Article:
• However, the owner of the farm outside Woodstock that Lang had hoped to site the festival at made it clear he had no intention of renting the land to Woodstock Ventures. The promoters began booking acts anyway, as they needed to do so months in advance. A new site was tentatively secured at a former farm in the town of Wallkill, NY, outside Middletown, but vociferous local opposition, including death threats against the landowners, ended those plans. But by this point they were expecting at least 100,000 attendees over a multi-day event, so canceling wasn't an option.
    • With just three months to go before the festival, Max Yasgur agreed to lease the promoters some of his dairy farmlands near Bethel, NY, some distance from Woodstock. They had to plan the site and set it up in much less time than they had expected to. Due to unclear jurisdiction, they didn't receive formal approval from the Bethel town planning boardnote  until just a month before the festival date.
    • Only one caterer, Food for Love, was willing to provide food. They insisted on keeping all their profits, threatened to pull out the week of the festival, and served up offerings so unappetizing and overpriced that the generally peaceful hippies who attended the festival actually tried to burn some of their stands down. If it had not been for the Hog Farm, the Wavy Gravy-led New Mexico commune that had arrived a few weeks earlier to help prepare the site and run a kitchen, the food shortages at the festival would have been much worse.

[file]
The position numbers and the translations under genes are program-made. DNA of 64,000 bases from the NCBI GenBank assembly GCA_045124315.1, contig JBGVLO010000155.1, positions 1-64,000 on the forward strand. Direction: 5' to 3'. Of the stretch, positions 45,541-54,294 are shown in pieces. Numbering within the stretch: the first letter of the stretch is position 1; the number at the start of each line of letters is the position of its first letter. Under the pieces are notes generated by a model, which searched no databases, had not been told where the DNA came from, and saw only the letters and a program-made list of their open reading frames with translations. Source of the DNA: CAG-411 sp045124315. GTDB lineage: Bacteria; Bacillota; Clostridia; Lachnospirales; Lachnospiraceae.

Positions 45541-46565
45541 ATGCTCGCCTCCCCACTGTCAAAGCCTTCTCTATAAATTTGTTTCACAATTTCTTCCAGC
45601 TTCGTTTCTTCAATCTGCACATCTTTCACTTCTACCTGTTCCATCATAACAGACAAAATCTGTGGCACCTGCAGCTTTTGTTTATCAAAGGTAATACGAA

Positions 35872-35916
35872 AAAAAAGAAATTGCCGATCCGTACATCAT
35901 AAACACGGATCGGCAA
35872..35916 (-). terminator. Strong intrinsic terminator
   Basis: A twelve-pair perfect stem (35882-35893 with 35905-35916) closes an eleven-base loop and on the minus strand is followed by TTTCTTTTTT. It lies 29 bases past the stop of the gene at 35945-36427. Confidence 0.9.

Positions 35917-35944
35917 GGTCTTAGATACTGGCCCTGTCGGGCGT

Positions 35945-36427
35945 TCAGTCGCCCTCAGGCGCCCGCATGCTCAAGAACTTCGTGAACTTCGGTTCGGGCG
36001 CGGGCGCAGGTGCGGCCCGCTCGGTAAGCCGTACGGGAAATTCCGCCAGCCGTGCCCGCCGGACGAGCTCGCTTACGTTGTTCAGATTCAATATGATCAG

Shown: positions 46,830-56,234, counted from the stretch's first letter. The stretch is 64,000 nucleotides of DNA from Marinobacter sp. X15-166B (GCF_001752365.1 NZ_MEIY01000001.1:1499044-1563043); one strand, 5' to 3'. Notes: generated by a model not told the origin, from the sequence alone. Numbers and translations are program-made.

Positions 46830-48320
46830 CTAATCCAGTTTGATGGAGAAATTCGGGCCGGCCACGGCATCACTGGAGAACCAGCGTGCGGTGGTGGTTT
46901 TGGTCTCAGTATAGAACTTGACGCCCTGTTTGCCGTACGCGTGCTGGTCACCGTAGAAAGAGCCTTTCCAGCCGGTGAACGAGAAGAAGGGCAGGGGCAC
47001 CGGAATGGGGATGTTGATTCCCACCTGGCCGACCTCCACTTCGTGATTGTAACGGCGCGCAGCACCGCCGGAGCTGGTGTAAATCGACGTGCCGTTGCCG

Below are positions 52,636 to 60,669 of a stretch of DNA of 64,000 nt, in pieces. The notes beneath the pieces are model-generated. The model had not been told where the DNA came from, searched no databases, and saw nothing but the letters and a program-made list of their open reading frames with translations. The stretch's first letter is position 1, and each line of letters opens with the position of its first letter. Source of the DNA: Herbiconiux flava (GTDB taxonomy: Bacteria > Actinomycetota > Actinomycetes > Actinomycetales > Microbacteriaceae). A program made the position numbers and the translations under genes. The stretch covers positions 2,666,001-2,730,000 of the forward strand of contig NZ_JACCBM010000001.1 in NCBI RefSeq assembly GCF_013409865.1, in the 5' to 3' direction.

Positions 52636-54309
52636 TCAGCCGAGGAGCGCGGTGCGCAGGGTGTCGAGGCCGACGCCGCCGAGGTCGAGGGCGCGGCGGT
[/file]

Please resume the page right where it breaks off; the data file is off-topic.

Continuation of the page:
• That week was when things really did start to go haywire. Attendees, about 25,000, not all of them with tickets, started arriving and setting up tents six or seven days beforehand ... before the spaces designed for them had been finished, or the festival site fenced off as originally intended. Thus, on the first day, with all those people there literally tearing down the fences that had been set up to get in, the promoters basically kissed their likelihood of any profit goodbye by declaring the concert free ... thus attracting even more people to it, up to 300,000.
    • That larger-than-expected crowd was the source of many of the festival's problems. Abandoned/parked cars effectively blocked the roads to the site, and the traffic even forced New York State to close a few Thruway exits. Sanitation also became problematic as not only had no one expected so many people and thus not planned for them in that department, no one had had any good idea how many portable toilets to provide, and even if they had it was hard to get a hold of even the ones they did decide to have.